Consensus Development Conference on Antipsychotic Drugs and Obesity and Diabetes
Response to consensus statement
Response to consensus statement
The report from the Consensus Development Conference on Antipsychotic Drugs and Obesity and Diabetes Consensus Panel (1) contains valuable advice for the appropriate and prudent monitoring of patients who are at risk for type 2 diabetes. The recommendations made are similar to a prior consensus conference (2) and, if they are followed, will benefit our vulnerable patients by the early identification and treatment of metabolic disorders.
However, the report probably overreaches available evidence when suggesting that clinicians should consider prescribing one antipsychotic over another with the aim of avoiding diabetes. Although clear differences exist in liability for weight gain (and consequently dyslipidemias), quantifiable risk differences among the second-generation antipsychotics regarding an association with diabetes have been inconsistent in large published pharmacoepidemiological studies (3). For this reason, the U.S. Food and Drug Administration has notified the manufacturers of the second-generation antipsychotics that product labeling for all drugs in that class will require a new warning about hyperglycemia and diabetes (4). Furthermore, the risk attributable to antipsychotics appears small compared with established risk factors such as family history and advancing age. From the evidence, choosing a second-generation antipsychotic medication does not, in and of itself, have significant predictive value for treatment-emergent diabetes.
Moreover, the report did not adequately address the complex issues regarding antipsychotic efficacy. Although clinical trials may not show big differences in efficacy among antipsychotic groups, modest differences do exist, favoring not only clozapine but also risperidone and olanzapine (5). Although the consensus panel report acknowledged the primacy of appropriate treatment, for example with clozapine having unique benefits for treatment-refractory patients and those at significant risk for suicidal behavior, other antipsychotics may also have a favorable efficacy profile among treatment-refractory patients in specific treatment domains such as cognitive dysfunction (favoring risperidone and olanzapine) (6). Efficacy considerations are particularly important among patients with persistent aggressive behavior (again, favoring clozapine). Further complicating the risk-benefit equation is the observation that weight gain may be associated with response in about half of the responders to clozapine or olanzapine (7). In addition, interindividual differences in response may be huge, leading to patients receiving several sequential medication trials over the years to find the optimal regimen for that individual.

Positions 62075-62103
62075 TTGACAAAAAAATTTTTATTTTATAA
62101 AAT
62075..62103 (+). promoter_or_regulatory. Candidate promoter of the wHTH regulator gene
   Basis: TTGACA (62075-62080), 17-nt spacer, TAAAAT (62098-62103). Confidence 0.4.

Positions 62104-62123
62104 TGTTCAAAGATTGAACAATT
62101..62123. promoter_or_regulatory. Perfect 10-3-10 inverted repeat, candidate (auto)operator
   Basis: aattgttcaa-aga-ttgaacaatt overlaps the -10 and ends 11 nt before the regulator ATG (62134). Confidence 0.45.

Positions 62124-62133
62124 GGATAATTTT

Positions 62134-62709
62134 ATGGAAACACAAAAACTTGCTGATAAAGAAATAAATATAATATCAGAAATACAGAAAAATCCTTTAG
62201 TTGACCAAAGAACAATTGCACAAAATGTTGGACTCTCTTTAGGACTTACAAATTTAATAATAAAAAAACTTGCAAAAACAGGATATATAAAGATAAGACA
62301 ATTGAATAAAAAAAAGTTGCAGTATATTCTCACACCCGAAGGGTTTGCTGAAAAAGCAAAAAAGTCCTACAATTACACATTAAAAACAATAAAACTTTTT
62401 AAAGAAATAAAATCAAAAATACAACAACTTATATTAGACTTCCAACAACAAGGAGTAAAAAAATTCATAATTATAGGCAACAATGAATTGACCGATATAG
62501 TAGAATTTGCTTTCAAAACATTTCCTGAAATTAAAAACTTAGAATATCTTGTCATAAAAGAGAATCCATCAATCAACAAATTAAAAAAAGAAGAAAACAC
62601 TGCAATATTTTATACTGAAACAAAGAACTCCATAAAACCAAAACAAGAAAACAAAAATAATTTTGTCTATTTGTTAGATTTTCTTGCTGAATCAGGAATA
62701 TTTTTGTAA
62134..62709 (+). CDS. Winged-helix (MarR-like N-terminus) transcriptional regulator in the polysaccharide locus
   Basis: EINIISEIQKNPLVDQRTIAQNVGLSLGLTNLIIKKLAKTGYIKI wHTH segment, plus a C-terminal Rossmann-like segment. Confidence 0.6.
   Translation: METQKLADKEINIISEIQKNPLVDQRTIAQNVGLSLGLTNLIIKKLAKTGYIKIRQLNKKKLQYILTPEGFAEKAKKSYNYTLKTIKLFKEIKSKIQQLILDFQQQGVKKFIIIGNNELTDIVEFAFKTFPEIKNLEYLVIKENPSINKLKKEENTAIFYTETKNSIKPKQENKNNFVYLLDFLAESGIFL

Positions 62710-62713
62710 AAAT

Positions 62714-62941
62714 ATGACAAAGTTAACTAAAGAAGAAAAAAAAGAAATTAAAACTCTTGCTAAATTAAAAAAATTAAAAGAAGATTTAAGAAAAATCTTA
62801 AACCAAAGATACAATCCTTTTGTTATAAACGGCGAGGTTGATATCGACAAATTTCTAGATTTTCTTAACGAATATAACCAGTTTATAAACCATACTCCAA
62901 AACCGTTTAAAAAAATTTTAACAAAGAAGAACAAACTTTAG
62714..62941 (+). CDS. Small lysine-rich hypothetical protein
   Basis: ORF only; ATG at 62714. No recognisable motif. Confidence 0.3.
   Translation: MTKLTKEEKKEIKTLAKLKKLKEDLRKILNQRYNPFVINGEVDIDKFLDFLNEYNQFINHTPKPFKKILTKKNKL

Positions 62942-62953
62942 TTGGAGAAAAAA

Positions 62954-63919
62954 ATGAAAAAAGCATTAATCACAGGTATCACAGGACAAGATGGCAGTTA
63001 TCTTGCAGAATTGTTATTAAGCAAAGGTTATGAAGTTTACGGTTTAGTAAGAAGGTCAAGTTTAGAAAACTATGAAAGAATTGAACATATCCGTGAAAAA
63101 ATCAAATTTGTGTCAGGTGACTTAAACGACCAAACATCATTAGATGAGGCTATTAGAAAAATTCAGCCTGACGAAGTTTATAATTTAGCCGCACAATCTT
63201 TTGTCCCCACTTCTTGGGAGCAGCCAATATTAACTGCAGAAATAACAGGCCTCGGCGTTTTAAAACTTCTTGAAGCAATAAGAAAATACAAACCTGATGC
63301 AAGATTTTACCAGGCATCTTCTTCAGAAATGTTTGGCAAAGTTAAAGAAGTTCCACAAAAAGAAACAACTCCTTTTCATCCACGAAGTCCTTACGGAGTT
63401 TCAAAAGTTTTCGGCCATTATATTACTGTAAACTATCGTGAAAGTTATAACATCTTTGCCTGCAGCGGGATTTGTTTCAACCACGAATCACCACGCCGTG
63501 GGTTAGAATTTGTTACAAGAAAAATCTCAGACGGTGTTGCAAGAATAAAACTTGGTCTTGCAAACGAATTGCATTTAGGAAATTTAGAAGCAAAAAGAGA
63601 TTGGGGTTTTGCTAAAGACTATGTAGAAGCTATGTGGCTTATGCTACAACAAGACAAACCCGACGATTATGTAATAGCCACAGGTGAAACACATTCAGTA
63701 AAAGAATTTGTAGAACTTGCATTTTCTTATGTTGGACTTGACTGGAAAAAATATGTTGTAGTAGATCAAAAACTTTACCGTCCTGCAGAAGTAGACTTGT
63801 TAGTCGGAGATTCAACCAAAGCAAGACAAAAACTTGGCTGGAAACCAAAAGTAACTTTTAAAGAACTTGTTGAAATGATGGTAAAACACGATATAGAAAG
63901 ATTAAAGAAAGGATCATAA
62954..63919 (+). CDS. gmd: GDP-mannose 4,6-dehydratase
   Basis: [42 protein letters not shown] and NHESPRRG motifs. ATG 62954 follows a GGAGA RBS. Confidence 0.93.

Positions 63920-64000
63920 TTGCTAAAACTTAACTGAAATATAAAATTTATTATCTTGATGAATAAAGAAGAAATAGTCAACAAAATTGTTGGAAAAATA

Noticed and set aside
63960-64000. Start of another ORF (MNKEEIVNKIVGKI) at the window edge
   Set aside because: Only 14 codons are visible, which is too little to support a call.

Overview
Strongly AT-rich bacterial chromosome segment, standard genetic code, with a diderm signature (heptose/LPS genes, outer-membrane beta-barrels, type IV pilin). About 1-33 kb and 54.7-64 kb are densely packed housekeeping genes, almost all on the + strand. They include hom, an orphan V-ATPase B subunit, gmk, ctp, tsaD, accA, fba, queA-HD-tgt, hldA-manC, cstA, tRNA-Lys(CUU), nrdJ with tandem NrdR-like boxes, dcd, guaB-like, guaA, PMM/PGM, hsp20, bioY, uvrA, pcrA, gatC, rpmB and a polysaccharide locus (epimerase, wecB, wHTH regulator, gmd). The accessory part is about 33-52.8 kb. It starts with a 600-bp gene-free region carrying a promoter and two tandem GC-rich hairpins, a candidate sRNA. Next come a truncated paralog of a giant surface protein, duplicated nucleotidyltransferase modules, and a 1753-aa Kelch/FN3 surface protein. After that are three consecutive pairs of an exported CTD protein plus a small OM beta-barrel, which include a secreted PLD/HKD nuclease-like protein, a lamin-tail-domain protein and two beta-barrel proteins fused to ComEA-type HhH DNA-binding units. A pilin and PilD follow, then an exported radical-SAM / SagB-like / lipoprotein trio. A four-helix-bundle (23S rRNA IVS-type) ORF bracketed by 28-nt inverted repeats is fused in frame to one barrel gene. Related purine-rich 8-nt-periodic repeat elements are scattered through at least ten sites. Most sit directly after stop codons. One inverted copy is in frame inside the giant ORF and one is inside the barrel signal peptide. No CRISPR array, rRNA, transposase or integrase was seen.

As clinicians and researchers in a state-operated psychiatric center, where the average patient has failed a number of medication trials, we find obtaining an adequate antipsychotic medication response to be a major challenge. When such a response is achieved, a major focus is to manage somatic problems should they emerge. Efficacy is the prime mover for treatment decisions (8). A switch from a beneficial antipsychotic regimen is usually the last resort after other management approaches have not been successful. Taken out of context, the consensus conference report might lead the inexperienced practitioner to switch medications prematurely and thus expose the patient to the risk of a deterioration in their symptoms and, ultimately, relapse.
L.C. has received honoraria from Abbott Laboratories, AstraZeneca, Bristol-Myers-Squibb, Eli Lilly, Novartis, and Pfizer; has received research support from Abbott Laboratories, Bristol-Myers-Squibb, Janssen, Eli Lilly, and Repligen; and holds stock in Bristol-Meyers-Squibb, Eli Lilly, Merck, and Pfizer. J.V. has received honoraria from AstraZeneca, Bristol-Myers-Squibb, GlaxoSmithKline, and Eli Lilly and research support from GlaxoSmithKline.
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